America’s Best: Chapter 5, Business Reporting and Explanatory Journalism

inBusiness Reporting and Explanatory Journalism

While it may not appeal to a wide range of readers, business reporting and explanatory journalism can be some of the most creative pieces in news

William E. Blundell

William E. Blundell is one of the best and most well-known business writers of today. He explains his use of a six-point outline for every story: 1. History, 2. Scope, 3. Central reasons behind the story, 4. Impact, 5. Contrary forces, 6. The future. In his story, “The Life of a Cowboy: Drudgery and Danger,” he follows this outline and the effect shows. His six-point outline helps to drive home the overall theme of the piece, which is especially important to explanatory journalism. In this type of journalism, you must make it clear to the reader why they should care and how your story is about more than just cowboys or business.

Peter Rinearson

Peter Rinearson excels in making technical stories interested to readers who are not technology-minded. He tells his students to use interesting nuggets — almost like a trail of gold coins — to keep readers invested in business or explanatory stories. Rinearson practices this in his piece “Making It Fly: Designing the 757” where he details the creation of the Boeing 757 in a way that draws in readers of all backgrounds. Throughout his reporting process, he asked questions and was always thinking about the reader first, which are two great skills that any young reporter should emulate.

Michael Gartner

Michael Gartner’s writing is “lyrical, clear and meant to be read aloud.” He emphasizes the need for music within the words written on the page. He works in formulas and values repetition, which is important in any genre of journalism. His use of different paces to slow down or speed up his story keeps his readers entertained, which is one of the most important parts of explanatory journalism.

Other examples:

The winners of the Pulitzer Prize for Explanatory Journalism in 2016, T. Christian Miller of ProPublica and Ken Armstrong of the Marshall Project, excelled at explaining the injustices in rape reporting and investigations. They won the Pulitzer Prize for a series of pieces, but their piece describing the ways rape can better be reported and investigated proves to be an example of great explanatory reporting. It breaks down technical and legal terms in a way that is understandable, relatable and easy to follow. This is especially important with regard to this topic because it is one that affects many people, though too few people have the vocabulary to adequately discuss it.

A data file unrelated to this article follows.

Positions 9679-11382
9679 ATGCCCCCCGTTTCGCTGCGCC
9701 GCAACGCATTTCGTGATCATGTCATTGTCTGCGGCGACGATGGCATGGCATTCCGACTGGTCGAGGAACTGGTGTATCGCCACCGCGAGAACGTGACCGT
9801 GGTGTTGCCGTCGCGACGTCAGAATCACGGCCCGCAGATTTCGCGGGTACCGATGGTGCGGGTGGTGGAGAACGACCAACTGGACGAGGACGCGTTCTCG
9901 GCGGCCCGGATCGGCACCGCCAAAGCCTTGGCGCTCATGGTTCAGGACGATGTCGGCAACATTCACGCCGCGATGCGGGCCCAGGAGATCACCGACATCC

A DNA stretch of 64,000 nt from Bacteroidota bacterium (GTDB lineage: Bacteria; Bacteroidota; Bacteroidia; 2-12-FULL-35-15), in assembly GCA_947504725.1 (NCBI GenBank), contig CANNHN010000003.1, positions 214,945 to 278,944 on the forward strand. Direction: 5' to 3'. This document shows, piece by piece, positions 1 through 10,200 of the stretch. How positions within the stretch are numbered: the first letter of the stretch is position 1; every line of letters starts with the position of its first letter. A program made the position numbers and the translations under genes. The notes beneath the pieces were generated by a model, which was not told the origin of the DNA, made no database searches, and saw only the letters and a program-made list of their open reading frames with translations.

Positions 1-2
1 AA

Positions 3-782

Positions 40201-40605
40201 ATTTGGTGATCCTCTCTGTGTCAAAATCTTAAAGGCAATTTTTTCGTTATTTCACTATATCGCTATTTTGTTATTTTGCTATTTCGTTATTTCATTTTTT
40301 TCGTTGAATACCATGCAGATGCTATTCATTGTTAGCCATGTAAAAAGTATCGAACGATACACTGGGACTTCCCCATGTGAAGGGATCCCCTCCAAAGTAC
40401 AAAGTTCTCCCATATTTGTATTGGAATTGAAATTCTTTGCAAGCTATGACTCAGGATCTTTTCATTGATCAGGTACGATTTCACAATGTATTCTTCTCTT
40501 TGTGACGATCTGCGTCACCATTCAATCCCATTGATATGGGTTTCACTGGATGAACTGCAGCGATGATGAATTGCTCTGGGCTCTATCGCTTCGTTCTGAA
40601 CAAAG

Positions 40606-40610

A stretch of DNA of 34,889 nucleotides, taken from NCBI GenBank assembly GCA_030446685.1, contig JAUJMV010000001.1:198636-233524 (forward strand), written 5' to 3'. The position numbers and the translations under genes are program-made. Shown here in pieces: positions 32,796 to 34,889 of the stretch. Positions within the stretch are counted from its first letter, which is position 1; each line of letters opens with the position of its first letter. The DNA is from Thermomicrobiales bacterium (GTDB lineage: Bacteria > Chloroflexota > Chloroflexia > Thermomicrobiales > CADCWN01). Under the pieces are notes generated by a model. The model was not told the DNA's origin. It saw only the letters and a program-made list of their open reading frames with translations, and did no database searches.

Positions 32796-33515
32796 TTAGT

Tripp Mickle and Valerie Bauerlein wrote a recent article for the Wall Street Journal’s business section titled “Nascar, Once a Cultural Icon, Hits the Skids.” This article is a recent example of business reporting and the two reporters do a good job of making this very technical and potentially boring story into one that feels very personal. Their use of a narrative lead helps to bring in the reader and brings a feeling of nostalgia for this american pastime. The article starts off very narrative and goes on to become more technical and with a greater emphasis on the business descriptions. While not the best example of business writing, it does an exemplary job of describing the failing business of Nascar in an entertaining and personal way.

Finally, Amy Harmon of the New York Times won the Pulitzer Prize for Explanatory Writing in 2008 for her articles on DNA testing. Harmon added humility to her stories by using narratives from real people. Her collection of work on this topic is a great example of  explanatory journalism because it shows how to make these stories feel personal.



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